Powered exo-skeletons are just about on the cusp of being really useful - and genuinely everyday.

And while the military has a role to play, many of the current advances are being made by companies dedicated to disaster response. That's especially true of Japan, where recent disasters have focused attention on the hazards faced in the aftermath of deadly events like that at Fukushima.

The latest innovate by Cyberdyne (yes, they really have that name) is the Hybrid Assistive Limb work-assist robot suit.

It was developed in the New Energy and Industrial Technology Development Organization's "unmanned anti-disaster system research and development project", and was unveiled at Chiba Institute of Technology's (CIT) Shibazono campus in Narashino City on Wednesday.

The suit is said to enable wearers to lift heavy objects safely in disaster zones. Previous versions have also been used by medical practitioners to help injured people re-learn how to walk.

Take a look at the new version below.

Loading Slideshow...
  • The Sakura remote-controlled transfer robot, developed by Chiba Institute of Technology's (CIT) Future Robotics Technology Center (fuRo) in the New Energy and Industrial Technology Development Organization's (NEDO) unmanned anti-disaster system research and development project, is operated during a demonstration at the university's Shibazono campus in Narashino City, Chiba Prefecture, Japan, on Wednesday, Feb. 20, 2013. NEDO, Japan's largest public R&D management organization, introduced its latest disaster response robot technologies today. Photographer: Kiyoshi Ota/Bloomberg via Getty Images

  • A man demonstrates the Hybrid Assistive Limb (HAL) work-assist robot suit, developed by Cyberdyne Inc. in the New Energy and Industrial Technology Development Organization's (NEDO) unmanned anti-disaster system research and development project, during a media review at Chiba Institute of Technology's (CIT) Shibazono campus in Narashino City, Chiba Prefecture, Japan, on Wednesday, Feb. 20, 2013. NEDO, Japan's largest public R&D management organization, introduced its latest disaster response robot technologies today. Photographer: Kiyoshi Ota/Bloomberg via Getty Images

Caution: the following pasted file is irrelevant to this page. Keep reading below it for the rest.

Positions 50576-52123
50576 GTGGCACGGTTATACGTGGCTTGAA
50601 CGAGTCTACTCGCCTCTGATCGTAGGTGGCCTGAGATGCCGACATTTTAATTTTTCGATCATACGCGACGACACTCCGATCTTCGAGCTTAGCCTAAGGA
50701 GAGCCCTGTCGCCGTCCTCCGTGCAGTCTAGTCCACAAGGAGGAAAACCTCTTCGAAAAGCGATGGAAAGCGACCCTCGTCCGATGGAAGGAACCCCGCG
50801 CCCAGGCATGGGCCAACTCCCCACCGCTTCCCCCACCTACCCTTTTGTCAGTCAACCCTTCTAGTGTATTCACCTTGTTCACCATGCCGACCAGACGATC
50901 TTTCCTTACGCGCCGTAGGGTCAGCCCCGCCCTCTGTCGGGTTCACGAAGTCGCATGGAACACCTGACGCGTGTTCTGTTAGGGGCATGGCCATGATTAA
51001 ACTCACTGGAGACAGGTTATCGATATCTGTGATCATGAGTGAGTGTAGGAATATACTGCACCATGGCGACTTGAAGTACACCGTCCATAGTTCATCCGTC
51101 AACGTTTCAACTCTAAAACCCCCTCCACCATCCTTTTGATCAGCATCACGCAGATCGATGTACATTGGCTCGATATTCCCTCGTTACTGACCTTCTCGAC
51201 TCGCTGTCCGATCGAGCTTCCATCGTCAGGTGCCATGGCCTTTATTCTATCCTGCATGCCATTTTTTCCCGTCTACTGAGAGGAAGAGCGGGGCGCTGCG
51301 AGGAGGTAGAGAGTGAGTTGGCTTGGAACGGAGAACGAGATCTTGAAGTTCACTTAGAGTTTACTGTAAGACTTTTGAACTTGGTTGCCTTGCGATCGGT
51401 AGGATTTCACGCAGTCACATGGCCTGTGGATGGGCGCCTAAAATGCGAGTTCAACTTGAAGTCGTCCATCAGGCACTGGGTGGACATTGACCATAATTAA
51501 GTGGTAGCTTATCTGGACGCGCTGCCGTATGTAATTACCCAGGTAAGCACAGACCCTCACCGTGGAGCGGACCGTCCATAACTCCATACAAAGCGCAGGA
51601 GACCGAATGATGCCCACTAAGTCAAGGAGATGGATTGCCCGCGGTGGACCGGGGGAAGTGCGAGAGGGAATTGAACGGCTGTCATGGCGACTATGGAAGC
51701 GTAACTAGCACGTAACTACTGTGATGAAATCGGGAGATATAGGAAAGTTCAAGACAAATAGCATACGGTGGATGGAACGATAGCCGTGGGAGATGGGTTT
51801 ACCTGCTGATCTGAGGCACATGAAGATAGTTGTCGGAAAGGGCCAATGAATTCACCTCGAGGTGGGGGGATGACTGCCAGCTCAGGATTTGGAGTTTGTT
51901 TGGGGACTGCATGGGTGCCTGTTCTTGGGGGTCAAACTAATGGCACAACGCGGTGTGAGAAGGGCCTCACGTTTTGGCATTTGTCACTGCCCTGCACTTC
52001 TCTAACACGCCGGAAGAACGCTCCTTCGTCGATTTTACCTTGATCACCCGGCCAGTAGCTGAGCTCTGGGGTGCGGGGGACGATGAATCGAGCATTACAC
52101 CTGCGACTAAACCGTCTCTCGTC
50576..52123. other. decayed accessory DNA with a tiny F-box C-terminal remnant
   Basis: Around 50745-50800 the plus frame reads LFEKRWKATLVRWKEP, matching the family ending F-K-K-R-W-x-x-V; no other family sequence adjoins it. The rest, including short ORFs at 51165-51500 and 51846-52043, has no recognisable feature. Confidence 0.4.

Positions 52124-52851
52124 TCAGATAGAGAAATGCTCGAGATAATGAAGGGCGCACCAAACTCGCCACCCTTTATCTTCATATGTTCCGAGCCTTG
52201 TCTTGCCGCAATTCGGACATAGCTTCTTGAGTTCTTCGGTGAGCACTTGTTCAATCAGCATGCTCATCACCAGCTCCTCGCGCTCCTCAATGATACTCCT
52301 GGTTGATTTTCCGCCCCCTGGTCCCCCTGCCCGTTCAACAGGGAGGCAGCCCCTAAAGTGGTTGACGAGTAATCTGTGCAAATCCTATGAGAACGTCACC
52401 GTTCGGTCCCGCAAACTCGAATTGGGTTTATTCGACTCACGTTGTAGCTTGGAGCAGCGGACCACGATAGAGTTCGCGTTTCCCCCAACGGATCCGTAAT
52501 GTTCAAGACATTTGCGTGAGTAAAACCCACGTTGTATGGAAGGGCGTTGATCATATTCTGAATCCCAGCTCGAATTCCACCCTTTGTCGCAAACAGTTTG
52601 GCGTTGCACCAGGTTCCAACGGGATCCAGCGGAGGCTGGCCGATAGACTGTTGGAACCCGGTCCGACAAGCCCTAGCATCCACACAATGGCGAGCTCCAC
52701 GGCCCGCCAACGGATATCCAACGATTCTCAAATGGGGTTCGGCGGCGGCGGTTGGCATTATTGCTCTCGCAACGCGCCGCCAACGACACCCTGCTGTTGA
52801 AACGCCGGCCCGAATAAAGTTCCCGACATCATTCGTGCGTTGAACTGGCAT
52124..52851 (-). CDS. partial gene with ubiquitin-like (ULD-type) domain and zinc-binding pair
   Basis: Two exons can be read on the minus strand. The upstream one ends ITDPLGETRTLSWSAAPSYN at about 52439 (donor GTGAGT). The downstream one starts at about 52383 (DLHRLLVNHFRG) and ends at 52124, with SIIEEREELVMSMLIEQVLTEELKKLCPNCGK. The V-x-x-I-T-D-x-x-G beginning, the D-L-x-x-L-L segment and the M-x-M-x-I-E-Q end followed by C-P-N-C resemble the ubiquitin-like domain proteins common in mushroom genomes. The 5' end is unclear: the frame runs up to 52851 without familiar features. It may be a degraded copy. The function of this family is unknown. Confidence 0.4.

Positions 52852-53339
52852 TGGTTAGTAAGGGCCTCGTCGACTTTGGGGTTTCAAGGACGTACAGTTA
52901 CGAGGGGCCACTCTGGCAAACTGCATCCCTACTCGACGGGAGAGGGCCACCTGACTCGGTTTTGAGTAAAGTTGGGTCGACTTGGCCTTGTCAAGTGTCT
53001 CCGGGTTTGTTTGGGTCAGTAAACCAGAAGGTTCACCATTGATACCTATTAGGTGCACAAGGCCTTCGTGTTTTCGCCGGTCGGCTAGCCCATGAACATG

• A man demonstrates the Hybrid Assistive Limb (HAL) work-assist robot suit, developed by Cyberdyne Inc. in the New Energy and Industrial Technology Development Organization's (NEDO) unmanned anti-disaster system research and development project, during a media review at Chiba Institute of Technology's (CIT) Shibazono campus in Narashino City, Chiba Prefecture, Japan, on Wednesday, Feb. 20, 2013. NEDO, Japan's largest public R&D management organization, introduced its latest disaster response robot technologies today. Photographer: Kiyoshi Ota/Bloomberg via Getty Images

  • A man demonstrates the Hybrid Assistive Limb (HAL) work-assist robot suit, developed by Cyberdyne Inc. in the New Energy and Industrial Technology Development Organization's (NEDO) unmanned anti-disaster system research and development project, during a media review at Chiba Institute of Technology's (CIT) Shibazono campus in Narashino City, Chiba Prefecture, Japan, on Wednesday, Feb. 20, 2013. NEDO, Japan's largest public R&D management organization, introduced its latest disaster response robot technologies today. Photographer: Kiyoshi Ota/Bloomberg via Getty Images

  • A man demonstrates the Hybrid Assistive Limb (HAL) work-assist robot suit, developed by Cyberdyne Inc. in the New Energy and Industrial Technology Development Organization's (NEDO) unmanned anti-disaster system research and development project, during a media review at Chiba Institute of Technology's (CIT) Shibazono campus in Narashino City, Chiba Prefecture, Japan, on Wednesday, Feb. 20, 2013. NEDO, Japan's largest public R&D management organization, introduced its latest disaster response robot technologies today. Photographer: Kiyoshi Ota/Bloomberg via Getty Images